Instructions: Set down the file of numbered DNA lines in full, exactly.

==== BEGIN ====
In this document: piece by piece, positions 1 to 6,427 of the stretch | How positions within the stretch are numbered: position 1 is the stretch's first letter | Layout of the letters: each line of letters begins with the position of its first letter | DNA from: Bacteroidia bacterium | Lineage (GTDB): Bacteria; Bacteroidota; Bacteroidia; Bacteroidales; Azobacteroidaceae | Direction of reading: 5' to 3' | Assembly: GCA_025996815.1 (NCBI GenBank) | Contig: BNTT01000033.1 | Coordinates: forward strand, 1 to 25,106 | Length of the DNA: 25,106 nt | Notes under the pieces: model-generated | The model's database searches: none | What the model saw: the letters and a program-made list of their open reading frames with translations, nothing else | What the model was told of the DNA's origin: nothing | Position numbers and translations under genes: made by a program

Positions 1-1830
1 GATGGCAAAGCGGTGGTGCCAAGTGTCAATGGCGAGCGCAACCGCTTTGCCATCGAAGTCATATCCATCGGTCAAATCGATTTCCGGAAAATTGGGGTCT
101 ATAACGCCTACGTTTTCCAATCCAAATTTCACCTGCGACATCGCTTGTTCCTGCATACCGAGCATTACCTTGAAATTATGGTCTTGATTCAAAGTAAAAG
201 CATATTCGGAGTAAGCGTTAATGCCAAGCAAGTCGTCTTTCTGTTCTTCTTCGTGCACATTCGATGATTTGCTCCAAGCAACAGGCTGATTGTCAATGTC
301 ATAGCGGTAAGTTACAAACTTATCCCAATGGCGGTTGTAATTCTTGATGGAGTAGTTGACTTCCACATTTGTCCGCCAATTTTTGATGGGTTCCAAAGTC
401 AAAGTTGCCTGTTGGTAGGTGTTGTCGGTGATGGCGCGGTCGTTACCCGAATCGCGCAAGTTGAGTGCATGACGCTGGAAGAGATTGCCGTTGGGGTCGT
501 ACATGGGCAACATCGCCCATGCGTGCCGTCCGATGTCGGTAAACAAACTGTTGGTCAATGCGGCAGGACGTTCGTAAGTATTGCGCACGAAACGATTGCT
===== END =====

In this document: piece by piece, positions 1 to 6,427 of the stretch | How positions within the stretch are numbered: position 1 is the stretch's first letter | Layout of the letters: each line of letters begins with the position of its first letter | DNA from: Bacteroidia bacterium | Lineage (GTDB): Bacteria; Bacteroidota; Bacteroidia; Bacteroidales; Azobacteroidaceae | Direction of reading: 5' to 3' | Assembly: GCA_025996815.1 (NCBI GenBank) | Contig: BNTT01000033.1 | Coordinates: forward strand, 1 to 25,106 | Length of the DNA: 25,106 nt | Notes under the pieces: model-generated | The model's database searches: none | What the model saw: the letters and a program-made list of their open reading frames with translations, nothing else | What the model was told of the DNA's origin: nothing | Position numbers and translations under genes: made by a program

Positions 1-1830
1 GATGGCAAAGCGGTGGTGCCAAGTGTCAATGGCGAGCGCAACCGCTTTGCCATCGAAGTCATATCCATCGGTCAAATCGATTTCCGGAAAATTGGGGTCT
101 ATAACGCCTACGTTTTCCAATCCAAATTTCACCTGCGACATCGCTTGTTCCTGCATACCGAGCATTACCTTGAAATTATGGTCTTGATTCAAAGTAAAAG
201 CATATTCGGAGTAAGCGTTAATGCCAAGCAAGTCGTCTTTCTGTTCTTCTTCGTGCACATTCGATGATTTGCTCCAAGCAACAGGCTGATTGTCAATGTC
301 ATAGCGGTAAGTTACAAACTTATCCCAATGGCGGTTGTAATTCTTGATGGAGTAGTTGACTTCCACATTTGTCCGCCAATTTTTGATGGGTTCCAAAGTC
401 AAAGTTGCCTGTTGGTAGGTGTTGTCGGTGATGGCGCGGTCGTTACCCGAATCGCGCAAGTTGAGTGCATGACGCTGGAAGAGATTGCCGTTGGGGTCGT
501 ACATGGGCAACATCGCCCATGCGTGCCGTCCGATGTCGGTAAACAAACTGTTGGTCAATGCGGCAGGACGTTCGTAAGTATTGCGCACGAAACGATTGCT